Computational Terminology covers an increasingly important dimension of Natural Language Processing, affecting areas such as text mining, information retrieval, information extraction, summarisation, textual entailment, document management systems, question-answering systems, ontology building, machine translation, etc. Terminological information is paramount for knowledge mining from texts for scientific discovery and competitive intelligence. As a result of many years of research, Computational Terminology has gained in strength and maturity. It proposes well-tried and novel methodologies, tools and resources for several languages and domains.
The aim of this special issue is to present and describe relevant research dedicated to any of the above mentioned areas. More particularly, the topics to be addressed in this issue are expected to be concerned with, though not necessarily exclusively to, such areas as:
- - Robustness and portability of methods: e.g. the application of methods developed in one given context to other contexts (corpora, domains, languages, etc.) and to share the research expertise among them;
- - Monolingual and multilingual resources: e.g. opening possibilities for developing cross-lingual and multi-lingual applications, requiring specific corpora; the design, development and evaluation of robust methods and tools are challenging issues;
- - Social networks and modern media processing: this aspect remains very attractive for researchers. The available data provided contain very rich information, although its processing is challenging for Natural Language Processing and methodology of Computational Terminology;
- - Re-utilization and adaptation of terminologies in various NLP applications: because terminologies are a necessary component of any NLP system dealing with domain-specific literature their use in the corresponding NLP applications is essential. Re-utilization and adaptation of terminologies is a challenging research direction, especially when the terminologies developed for one domain or application are to be used for different domains or applications;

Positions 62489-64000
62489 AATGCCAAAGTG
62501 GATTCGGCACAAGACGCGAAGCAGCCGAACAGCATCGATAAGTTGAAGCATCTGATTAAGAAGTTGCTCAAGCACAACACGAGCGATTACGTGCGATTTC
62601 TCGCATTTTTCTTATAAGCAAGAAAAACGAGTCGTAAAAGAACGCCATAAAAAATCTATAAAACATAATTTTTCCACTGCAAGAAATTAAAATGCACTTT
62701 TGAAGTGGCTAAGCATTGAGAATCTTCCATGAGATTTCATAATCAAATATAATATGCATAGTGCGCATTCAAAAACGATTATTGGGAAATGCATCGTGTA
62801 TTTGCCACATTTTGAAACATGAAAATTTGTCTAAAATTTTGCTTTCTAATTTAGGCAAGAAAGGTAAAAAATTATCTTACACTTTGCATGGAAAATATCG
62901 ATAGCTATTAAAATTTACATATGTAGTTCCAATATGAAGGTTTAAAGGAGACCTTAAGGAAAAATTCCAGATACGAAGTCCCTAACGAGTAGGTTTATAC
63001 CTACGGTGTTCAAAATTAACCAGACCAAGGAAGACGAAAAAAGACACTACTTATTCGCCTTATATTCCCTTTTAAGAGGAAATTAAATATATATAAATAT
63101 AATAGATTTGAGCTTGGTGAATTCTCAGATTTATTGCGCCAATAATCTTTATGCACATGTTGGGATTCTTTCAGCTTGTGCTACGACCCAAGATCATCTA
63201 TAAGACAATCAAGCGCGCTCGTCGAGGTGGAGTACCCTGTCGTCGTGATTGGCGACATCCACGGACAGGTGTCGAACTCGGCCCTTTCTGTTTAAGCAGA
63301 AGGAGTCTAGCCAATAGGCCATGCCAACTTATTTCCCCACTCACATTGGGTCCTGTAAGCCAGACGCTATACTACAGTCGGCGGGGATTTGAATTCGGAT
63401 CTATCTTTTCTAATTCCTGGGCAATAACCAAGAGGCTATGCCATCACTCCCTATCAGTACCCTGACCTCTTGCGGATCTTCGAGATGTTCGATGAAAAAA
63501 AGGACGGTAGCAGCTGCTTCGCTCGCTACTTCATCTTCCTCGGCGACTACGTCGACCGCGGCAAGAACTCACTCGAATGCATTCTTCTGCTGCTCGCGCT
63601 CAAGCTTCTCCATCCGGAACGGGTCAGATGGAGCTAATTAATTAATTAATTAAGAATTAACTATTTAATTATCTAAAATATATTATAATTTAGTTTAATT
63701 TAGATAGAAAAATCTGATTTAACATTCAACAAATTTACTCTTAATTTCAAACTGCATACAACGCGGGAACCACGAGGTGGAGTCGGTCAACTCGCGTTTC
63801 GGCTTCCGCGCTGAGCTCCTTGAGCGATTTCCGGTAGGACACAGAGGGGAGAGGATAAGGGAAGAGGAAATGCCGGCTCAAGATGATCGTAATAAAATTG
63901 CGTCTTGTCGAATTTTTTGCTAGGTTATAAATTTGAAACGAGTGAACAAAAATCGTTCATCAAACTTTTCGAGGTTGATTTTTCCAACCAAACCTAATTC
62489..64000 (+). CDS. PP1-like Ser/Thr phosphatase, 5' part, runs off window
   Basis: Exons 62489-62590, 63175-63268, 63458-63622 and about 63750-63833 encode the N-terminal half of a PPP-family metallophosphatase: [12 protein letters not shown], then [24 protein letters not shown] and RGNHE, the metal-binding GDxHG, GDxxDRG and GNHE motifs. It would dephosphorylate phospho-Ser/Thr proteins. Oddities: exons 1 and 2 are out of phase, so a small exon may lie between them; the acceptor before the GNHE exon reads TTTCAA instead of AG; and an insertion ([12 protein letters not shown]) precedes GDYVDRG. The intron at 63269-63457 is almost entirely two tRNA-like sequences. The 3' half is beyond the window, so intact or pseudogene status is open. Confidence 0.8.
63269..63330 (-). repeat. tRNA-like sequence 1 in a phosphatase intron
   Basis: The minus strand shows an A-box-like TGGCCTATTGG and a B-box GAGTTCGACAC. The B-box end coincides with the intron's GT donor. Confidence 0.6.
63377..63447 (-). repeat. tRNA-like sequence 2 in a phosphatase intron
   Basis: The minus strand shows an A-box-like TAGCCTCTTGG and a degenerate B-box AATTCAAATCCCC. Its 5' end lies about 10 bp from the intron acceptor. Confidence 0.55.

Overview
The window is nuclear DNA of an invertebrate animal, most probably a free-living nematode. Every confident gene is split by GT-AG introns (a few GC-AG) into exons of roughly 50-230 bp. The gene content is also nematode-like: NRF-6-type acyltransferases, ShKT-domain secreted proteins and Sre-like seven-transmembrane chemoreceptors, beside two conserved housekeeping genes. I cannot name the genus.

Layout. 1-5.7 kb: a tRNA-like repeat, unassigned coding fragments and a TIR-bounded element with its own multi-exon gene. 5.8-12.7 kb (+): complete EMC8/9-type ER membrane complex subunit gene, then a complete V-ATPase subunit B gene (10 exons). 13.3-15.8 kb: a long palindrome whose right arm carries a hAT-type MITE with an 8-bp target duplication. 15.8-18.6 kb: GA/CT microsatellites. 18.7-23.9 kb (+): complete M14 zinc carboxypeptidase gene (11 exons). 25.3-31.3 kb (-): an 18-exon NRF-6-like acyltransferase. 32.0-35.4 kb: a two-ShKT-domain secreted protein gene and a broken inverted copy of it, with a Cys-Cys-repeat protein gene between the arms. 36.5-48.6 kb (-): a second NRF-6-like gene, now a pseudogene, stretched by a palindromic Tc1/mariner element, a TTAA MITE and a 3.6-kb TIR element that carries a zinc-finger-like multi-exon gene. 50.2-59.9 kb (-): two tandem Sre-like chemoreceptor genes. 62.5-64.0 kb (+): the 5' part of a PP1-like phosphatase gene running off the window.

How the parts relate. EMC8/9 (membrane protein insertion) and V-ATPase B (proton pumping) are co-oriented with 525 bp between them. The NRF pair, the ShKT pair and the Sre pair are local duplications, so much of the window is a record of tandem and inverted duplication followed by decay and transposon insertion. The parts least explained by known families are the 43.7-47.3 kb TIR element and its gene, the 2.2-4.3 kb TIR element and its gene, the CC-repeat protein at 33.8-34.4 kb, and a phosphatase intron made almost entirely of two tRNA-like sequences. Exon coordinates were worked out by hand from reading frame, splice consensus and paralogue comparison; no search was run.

- - Catering for new user needs: e.g. designing, creating new and/or adapting existing methods and research experience to user needs not hitherto covered by existing research;
- - Transfer of methodologies from one language to another, especially when the transfer is concerned with less-resourced languages;
- - Consideration of user expertise: this topic is becoming a new issue in terminological activities; it takes into account the fact that specialized domains contain notions and terms often incomprehensible to non-experts or to laymen (such as patients within the field of medicine, or bank clients within the field of banking and economics). This topic, although related to specialized areas, provides direct links between specialized languages and general language. It concerns the challenge to use methods and resources, though often designed for the expert must also satisfy non-expert needs;
- - Systematic terminology management and updating domain specific dictionaries and thesauri, which are important aspects for maintaining existing terminological resources. These aspects become crucial because the volume of the existing terminological resources is constantly increasing and because their constant and efficient use depends on their maintenance and updating, while their re-acquisition is costly and often non-reproducible.
The editors are willing to accept submissions covering different approaches, theoretical frameworks and applications, such as mentioned in this call.
Papers should be written with Word and comprise between 20-30 pages (max. 9,000 words). More information on formatting requirements can be found on the John Benjamins website (www.benjamins.com). English is preferred (80% of the contents), but submissions in French, Spanish or German will be considered.
Each issue of Terminology contains up to six or seven articles.
Deadlines of Special Issue:
|First call for submissions:||October 25th, 2014|
|Submission deadline:||extended to February 8th, 2015|
|First acceptance notification:||April 8th, 2015|
|Modified versions:||May 20th, 2015 (to be sent to firstname.lastname@example.org: modified version, letter with answers, number of words)|
|Final acceptance notification:||June 15th, 2015|
|Final versions ready:||July 15th, 2015|